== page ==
[14].        The support for this heter is that the prohibition can be nullified by the majority, not because most of its growth occurred during the eighth year. See Shabbat Ha'aretz 4:7 §2.2, 21 §2. For most vegetables, there is no need for proof that a specific vegetable achieved most of its growth during the eighth year. It is sufficient that vegetables of the same species grow during the eighth year more than they grew during the shemitah year. If this is the case, we can assume that this is true everywhere for this species—even in other regions.

[15].        Rambam 4:6. According to Ra'avad (gloss, ibid.), sefichin are not permitted from Chanukah on, but only when most of the growth occurs during the eighth year, as noted in §4.b above. See Shabbat Ha'aretz, 4:6 §2; Chazon Ish §4:4 s.v. vele'inyan. Pe'at Hashulchan (§22:9) maintains that Chanukah only permits in doubtful cases of vegetables.

[16].        Rashas (9:1, s.v. od ra'iti) writes that vegetables that grow slowly and have a long shelf life, such as garlic, are not permitted immediately only after most of the vegetable was grown on the eighth year. Rabbi Kook (Shabbat Ha'aretz 4:7 §5) implies that the other commentaries disagree with this opinion, and even these vegetables are permitted immediately. See Mishnah 5:5 about luf (luf is identified by most scholars as Colocasia esculenta, a root vegetable, while by Rambam, in later writings, as a type of onion: Zohar Amar (2015), Flora and Fauna in Maimonides' Teachings [Heb.], Kfar Darom. On the halachic distinction between luf and other vegetables, see Shabbat Ha'aretz 4:7 §5.3, 8 §§1,3.

[17].        Rambam 4:13; Rash 9:1, s.v. kol hasefichin; Shabbat Ha'aretz 4:9 §2.

[18].        Yeshu'at Moshe, §12:5; Shabbat Ha'aretz 4:7, n. 36.

[19].        Rambam 4:15. According to Ra'avad (gloss, ibid.), these vegetables will never be permitted. See Shabbat Ha'aretz 4:15 §2. On the prohibition of ne'evad, see Chapter 8.

[20].        Heter mechirah is similar to the heter of importing vegetables from outside of Israel. See Rabbi Kook (Shabbat Ha'aretz 4:13 §3 and n. 11).

[21].        Shabbat Ha'aretz 4:7 §5.2.

[22].        See Shabbat Ha'aretz 4:13 §1 and n. 3. There is a dispute whether this produce has the same status as shemitah produce (with kedushat shevi'it and exempt from terumot and ma'aserot), or eighth-year produce (no sanctity and subject to terumot and ma'aserot). In practice, out of doubt, we separate terumot and ma'aserot without a blessing.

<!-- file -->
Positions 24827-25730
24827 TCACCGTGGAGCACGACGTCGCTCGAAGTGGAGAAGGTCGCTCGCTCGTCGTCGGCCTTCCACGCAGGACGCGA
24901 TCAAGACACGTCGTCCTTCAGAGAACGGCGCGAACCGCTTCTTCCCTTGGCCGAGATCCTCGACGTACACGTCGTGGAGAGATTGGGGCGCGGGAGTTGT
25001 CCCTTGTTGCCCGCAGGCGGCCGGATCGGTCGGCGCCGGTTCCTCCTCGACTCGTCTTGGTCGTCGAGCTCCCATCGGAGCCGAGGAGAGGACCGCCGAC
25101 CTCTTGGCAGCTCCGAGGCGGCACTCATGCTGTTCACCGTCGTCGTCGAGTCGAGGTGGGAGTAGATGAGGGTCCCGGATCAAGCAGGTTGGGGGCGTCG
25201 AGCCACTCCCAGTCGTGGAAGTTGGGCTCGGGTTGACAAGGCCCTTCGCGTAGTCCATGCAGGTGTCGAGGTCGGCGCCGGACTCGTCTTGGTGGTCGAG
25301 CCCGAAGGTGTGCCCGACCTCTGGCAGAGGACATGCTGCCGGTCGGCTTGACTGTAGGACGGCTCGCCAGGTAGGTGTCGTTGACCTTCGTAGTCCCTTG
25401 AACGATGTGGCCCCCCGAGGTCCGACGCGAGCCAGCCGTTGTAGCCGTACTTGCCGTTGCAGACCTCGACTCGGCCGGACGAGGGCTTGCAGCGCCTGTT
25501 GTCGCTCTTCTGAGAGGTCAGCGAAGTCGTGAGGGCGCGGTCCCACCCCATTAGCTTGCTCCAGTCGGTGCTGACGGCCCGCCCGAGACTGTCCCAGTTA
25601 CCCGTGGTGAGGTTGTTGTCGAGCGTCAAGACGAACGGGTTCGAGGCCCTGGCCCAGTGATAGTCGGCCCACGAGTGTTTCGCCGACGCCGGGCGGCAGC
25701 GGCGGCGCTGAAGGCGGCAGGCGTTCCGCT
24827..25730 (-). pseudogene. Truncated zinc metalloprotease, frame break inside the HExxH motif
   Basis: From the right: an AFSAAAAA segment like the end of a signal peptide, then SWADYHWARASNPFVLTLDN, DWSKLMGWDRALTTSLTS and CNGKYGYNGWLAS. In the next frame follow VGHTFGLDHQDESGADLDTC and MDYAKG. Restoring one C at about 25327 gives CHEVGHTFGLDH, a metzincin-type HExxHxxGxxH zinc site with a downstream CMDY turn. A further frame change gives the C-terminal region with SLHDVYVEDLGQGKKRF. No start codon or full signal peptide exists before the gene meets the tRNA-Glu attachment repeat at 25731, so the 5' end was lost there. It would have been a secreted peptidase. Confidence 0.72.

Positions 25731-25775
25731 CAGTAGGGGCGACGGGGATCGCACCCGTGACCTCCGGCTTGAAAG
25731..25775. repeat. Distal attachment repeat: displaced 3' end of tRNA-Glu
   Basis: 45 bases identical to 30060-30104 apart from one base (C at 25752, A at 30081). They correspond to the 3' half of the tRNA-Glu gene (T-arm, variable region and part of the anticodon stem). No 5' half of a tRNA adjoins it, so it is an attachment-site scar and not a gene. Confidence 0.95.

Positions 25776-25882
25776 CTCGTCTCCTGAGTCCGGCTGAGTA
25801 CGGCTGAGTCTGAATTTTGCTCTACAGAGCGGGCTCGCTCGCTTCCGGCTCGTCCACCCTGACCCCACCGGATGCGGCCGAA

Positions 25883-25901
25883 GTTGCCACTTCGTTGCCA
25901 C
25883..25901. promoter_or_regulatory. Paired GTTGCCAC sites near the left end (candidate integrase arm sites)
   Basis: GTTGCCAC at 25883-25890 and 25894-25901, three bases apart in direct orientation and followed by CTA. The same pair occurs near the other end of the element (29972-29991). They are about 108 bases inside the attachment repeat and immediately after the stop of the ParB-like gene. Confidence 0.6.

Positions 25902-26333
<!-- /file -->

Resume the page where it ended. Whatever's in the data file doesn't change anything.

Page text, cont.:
Rash (Torat Kohanim, Behar 1:4) maintains that fruits for which chanatah occurs between Rosh Hashanah and 15 Shevat during the eighth year have kedushat shevi'it (and are exempt from the terumot and ma'aserot obligations). Rabbi Chaim Berliner (qtd. in Sefer Hashemitah, p. 10, n. 3) maintains that we should be stringent due to doubt. See also Rabbi Kook (Mishpat Kohen §66, s.v. et), who rules that land should be sold to a non-Jew for the entire duration of the shemitah year through 15 Shevat of the eighth year. Rabbi Auerbach (Ma'adanei Eretz §1:11, s.v. ulam, gam) and Rabbi Yisraeli (Chavot Binyamin I §9:7), however, hold that it is sufficient to sell the land back to its Jewish owners by Rosh Hashanah of the eighth year. In light of the latter opinions, one should separate terumot and ma'aserot from such produce without a blessing.

[23].        The determining stage of growth vis-à-vis terumot and ma'aserot is identical to the stage of growth that determines the presence of kedushat shevi'it.

[24].        The first year of the shemitah cycle is a ma'aser sheni year. Chazon Ish (§9:18, s.v. יו"ד) rules that ma'aser sheni should be separated. Others maintain that one should separate both ma'aser sheni and ma'aser ani out of doubt; see Chapter 15, n. 11.

[25].        Rabbi Kook, Shabbat Ha'aretz 4:8 §7, based on Tosefta 4:8. Rabbi Eliahu holds that one should not say a blessing on this separation. Regarding kedushat shevi'it with these crops, see Chapter 4.

[26].        The determining stage of growth that obligates crops in terumot and ma'aserot is called onat hama'aserot, ma'aser season. Vegetables – harvest; fruit – chanatah; legumes and grain – a third of their growth; see Chapter 5.

[27].        For the status of produce that reaches onat hama'aserot while belonging to a non-Jew, see Rambam, Terumot 1:12–13; Minchat Shlomo §51:21; see Chapter 10 §C.2b.

[28].        Rambam, Terumot 1:12; Shulchan Aruch, YD §331:5.

[29].         A yisrael who buys land from a non-Jew with produce that has not yet reached onat hama'aserot, should separate terumot and ma'aserot from the produce. In this case, he is obligated to give a levi all of the ma'aser rishon: Rambam, ibid., Shulchan Aruch, ibid. Rambam (Terumot 1:14) and Shulchan Aruch (ibid., §331:7) add that if the gemar melachah is performed by a non-Jewish worker, the produce is completely exempt from terumot and ma'aserot.